Wednesday, May 12, 2010

Vicious cycles

Seoul, particularly the newish, upscale areas like Gangnam and Yangjae, where my friends and I do what we do, is a pretty modern place. Along the path where I always run and bike, for example, they've installed interactive video screens with maps, weather, and other informational info, as well as sunflowers that really are sun flowers: big flower heads on the top of the light poles that collect solar energy to power the lights at night. You can pay all your bills by feeding them along with your ATM card into a machine at the bank. And so on. Time magazine called Seoul "the most wired city on earth".


Workmen have been renovating the charming park right across the quiet street from my apartment since the first hints of spring appeared, redoing the sidewalk, resurfacing the tennis courts, installing some kind of fountain for kids to run around in, and who knows what.
Burn in the fiery furnace, Beelzebubian apparati. 

Their latest addition is a couple of installations to try to get kids (I guess) to exercise more: metal poles with electronic displays and stationary bicycles. One of the sends lights running up and down the display; the other lets riders "race" around a track as they pedal. Of course, this is irresistable to every one of the hundreds (thousands?) of kids in the neighborhood, as well as some of the adults. Great idea, yes?


One of the bike poles just makes a charming chiming noise as if an angel just had a lovely idea. The other plays, nonstop, absolutely without cessation, mind or pity, the four-second electronic bibbety-boop theme that you hear when you put your quarter into a Pac-Man arcade machine:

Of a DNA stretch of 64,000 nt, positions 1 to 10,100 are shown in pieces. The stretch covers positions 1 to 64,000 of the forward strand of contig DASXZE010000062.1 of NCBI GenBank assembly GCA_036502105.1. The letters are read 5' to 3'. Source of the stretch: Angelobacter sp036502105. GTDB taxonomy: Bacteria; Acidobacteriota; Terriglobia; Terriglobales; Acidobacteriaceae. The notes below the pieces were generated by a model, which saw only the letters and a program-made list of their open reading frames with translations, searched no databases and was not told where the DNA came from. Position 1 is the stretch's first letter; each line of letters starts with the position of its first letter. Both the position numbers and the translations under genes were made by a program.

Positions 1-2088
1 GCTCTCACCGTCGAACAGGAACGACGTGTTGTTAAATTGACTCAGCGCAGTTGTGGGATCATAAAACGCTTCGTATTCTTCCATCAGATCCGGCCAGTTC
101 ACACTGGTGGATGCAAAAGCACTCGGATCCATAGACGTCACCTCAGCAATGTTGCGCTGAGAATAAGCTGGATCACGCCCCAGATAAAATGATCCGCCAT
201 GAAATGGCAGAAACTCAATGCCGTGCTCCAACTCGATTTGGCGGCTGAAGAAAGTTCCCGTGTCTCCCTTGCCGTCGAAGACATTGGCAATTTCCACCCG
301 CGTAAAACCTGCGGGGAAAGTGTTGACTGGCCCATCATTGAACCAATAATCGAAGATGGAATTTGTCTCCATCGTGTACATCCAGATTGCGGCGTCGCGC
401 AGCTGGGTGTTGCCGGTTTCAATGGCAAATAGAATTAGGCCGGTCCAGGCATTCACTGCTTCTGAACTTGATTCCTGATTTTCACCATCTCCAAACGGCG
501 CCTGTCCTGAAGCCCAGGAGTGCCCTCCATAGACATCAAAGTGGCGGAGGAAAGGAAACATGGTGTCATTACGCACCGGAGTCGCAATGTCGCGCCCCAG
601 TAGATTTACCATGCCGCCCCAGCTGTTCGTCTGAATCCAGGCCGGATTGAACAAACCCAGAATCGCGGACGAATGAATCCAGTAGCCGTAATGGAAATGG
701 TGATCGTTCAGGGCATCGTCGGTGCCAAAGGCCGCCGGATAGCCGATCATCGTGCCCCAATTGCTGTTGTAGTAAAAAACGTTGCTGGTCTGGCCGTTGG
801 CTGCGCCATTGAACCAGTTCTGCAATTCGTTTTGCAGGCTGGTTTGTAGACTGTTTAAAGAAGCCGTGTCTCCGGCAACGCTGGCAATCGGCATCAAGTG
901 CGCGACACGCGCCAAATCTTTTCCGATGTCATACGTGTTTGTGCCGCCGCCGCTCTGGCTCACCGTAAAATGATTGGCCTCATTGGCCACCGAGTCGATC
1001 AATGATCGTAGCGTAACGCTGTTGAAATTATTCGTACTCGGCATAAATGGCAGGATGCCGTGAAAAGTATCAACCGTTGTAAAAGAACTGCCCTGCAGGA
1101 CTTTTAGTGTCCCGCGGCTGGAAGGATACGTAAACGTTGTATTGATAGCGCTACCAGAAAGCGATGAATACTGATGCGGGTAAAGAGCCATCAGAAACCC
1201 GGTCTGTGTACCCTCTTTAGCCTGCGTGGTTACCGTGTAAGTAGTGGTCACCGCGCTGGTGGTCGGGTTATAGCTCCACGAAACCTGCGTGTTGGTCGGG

"Deedee deedee deedledee, deedee deedee deeddledee, deedee deedee deedledee, deedledeedeedledeedledee!"

There is not a half-second pause before the "music" starts again. The same four seconds, over and over and over and... like the Terminator, "It won't stop. It will never stop."

It's ruining my home life. On Sunday, I swear to God, the music never ever ever stopped for four hours. On every day since Saturday (except Sunday), when it was installed, it's gone on for two minutes, shuts off for five, on for three, off for thirty, on for six... when it's not playing, I'm waiting for it to play.

I can't think, can't meditate, can't relax, can't concentrate. I like having my windows open for the air and light, and they face directly toward these blasted things; they seem to effectively block all the noises that aren't directly in front of them, which has the effect of magnifying the sounds from straight ahead. Even though the Bike Machines From the Ninth Circle of Hell are a hundred feet away, they come in plenty loud and awfully clear.

Even when I close the outer clear windows and the inner frosted windows, the sound penetrates my apartment, not loudly, but how loud does a mosquito's buzz or a sink's drip have to be to get inside your head? When I'm not hearing the insipid, mindless, inane sound, I'm still hearing it. Somebody's been sending out the jingle every night around 10:30 when I go to bed; it played this morning at 7:15.

This is the sound that plays in the Joker's head every second of every day. It's why he's insane.

It really pisses me off that whatever genius in charge of the parks in Gwacheon-si of Gyeonggi-do, the area I live in just outside the city, never thought about or cared about the people living in apartments that face the park. I know no one to complain to, I don't speak the language, I doubt they'd care what a foreigner thinks (and from what I know of Koreans they're used to having their space invaded-- no video-game pun intended -- so my neighbors won't complain), and nobody's going to move or silence the bike game because of me.

I will probably stay at St. Paul next year, but I damn sure need to move. If I haven't taken a hammer to the machines, or my head, between now and August.

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